The Government of South Korea practiced censorship of gay-content websites from 2001 to 2003, through its Information and Communications Ethics Committee (정보통신윤리위원회), an official organ of the Ministry of Information and Communication, under its category of “obscenity and perversion”; for example, it shut down the website ex-zone, a website about gay and lesbian issues, in 2001. That practice has since been reversed.

Since 2008, attempts by anybody to access “indecent Internet sites” featuring unrated games, pornography, gambling, etc., are automatically redirected to a warning page which states “This site is legally blocked by the government regulations.”

Search engines are required to verify age for some keywords deemed inappropriate for minors. For such keywords, age verification using a national identity number is required. For foreigners, a copy of their passport must be faxed for age verification. As of 2008, practically all large search engine companies in South Korea, including foreign-owned companies (e.g. Yahoo! Korea), have complied with this legislation. In April 2009 when the Communication Commission ordered user verification be put on the system at YouTube, Google Korea blocked video uploading from users whose country setting is Korean. In September 2012, Google re-enabled YouTube uploads in Korea following a three-year block.

On December 21, 2010, the Korea Communications Commission announced that it planned to create guidelines about monitoring Internet content in case of a tense political situation, such as automatically deleting any online anti-government message.

You read that right, you can’t search certain keywords on the Internet without first providing ID (to prove that you are in the age of majority).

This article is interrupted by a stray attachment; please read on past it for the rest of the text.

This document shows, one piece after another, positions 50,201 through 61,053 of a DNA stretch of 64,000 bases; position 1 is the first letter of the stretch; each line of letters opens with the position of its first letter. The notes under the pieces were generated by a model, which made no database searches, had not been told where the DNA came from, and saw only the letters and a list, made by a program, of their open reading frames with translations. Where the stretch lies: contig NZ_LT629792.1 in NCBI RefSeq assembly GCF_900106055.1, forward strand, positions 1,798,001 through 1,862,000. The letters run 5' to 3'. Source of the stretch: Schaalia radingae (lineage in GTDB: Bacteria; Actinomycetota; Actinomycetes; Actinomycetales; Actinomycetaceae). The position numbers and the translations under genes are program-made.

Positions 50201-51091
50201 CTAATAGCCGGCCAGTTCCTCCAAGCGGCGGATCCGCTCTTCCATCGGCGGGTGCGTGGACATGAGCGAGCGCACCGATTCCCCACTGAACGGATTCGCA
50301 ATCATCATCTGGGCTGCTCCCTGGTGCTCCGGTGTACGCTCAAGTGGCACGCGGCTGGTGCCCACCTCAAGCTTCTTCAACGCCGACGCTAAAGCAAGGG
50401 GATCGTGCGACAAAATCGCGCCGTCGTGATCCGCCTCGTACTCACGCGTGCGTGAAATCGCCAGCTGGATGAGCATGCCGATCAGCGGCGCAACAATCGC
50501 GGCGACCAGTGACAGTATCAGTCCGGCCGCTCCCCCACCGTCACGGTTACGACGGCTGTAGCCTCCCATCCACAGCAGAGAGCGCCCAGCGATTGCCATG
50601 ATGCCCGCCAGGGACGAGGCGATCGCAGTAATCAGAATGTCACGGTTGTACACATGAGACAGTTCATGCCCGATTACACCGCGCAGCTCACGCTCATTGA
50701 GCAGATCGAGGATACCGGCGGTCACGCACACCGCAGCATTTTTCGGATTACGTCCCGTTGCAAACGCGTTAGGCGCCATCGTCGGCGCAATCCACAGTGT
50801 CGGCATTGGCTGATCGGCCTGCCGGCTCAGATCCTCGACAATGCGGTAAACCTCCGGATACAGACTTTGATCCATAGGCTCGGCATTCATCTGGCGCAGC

Here’s another Wikipedia page: Pornography in Asia - Wikipedia

This one says the following:

Pornographic websites, books, writings, films, magazines, photographs, or other materials of a pornographic nature are illegal in South Korea, although the law is not regularly enforced. Distribution of pornography can result in a fine or a two-year prison sentence. Since 2009, pornographic websites have been blocked by the South Korean government. In 2012 the Ministry of Public Administration and Security released statistics that cited 39.5% of South Korean children having experienced watching online pornography, with 14.2% of those who have viewed online pornography reportedly “wanting to imitate” it.

Look closely at what it says. That 39.5% aren’t adults, they’re children. Wikipedia got that info from here (it’s in Korean, so I don’t even know what it says): 청소년 14.2% "야동 따라하고 싶었다" | 연합뉴스

Anyway, the Reddit post that I linked had a link to an article that I found to be interesting: Koreas per capita porn spending highest in world

Here’s what the article says:

South Koreans are found to be the world’s top buyer of pornographic materials, according to Newsweek.

The U.S. weekly magazine said on its latest online edition that Koreans spent an average $527 per person in 2006 to watch pornography through CDs, videos and other mediums, followed by Japan’s $157 and Finland’s $114.

Pornography revenue per capita for Australia came in third at $99, followed by Brazil at $53, Czech Republic at $45 and the U.S at $45.

The magazine said the figures are derived from the data quoted by a blog maintained by Mark Rice, a professor of American Studies at ST. John Fisher College. (http://rankingamerica.wordpress.com).

It also said the Ranking American graphics are based on data from Durex and www.toptenreviews.com.

The toptenreveiws.com said the revenue of the world’s pornography industry reached $97 billion in 2006. By country, China was the largest market at $27 billion, followed by South Korea’s $25.7 billion and Japan’s $19.9 billion.

It’s almost like banning the distribution, sale and display of porn doesn’t actually stop people from wanting to view some.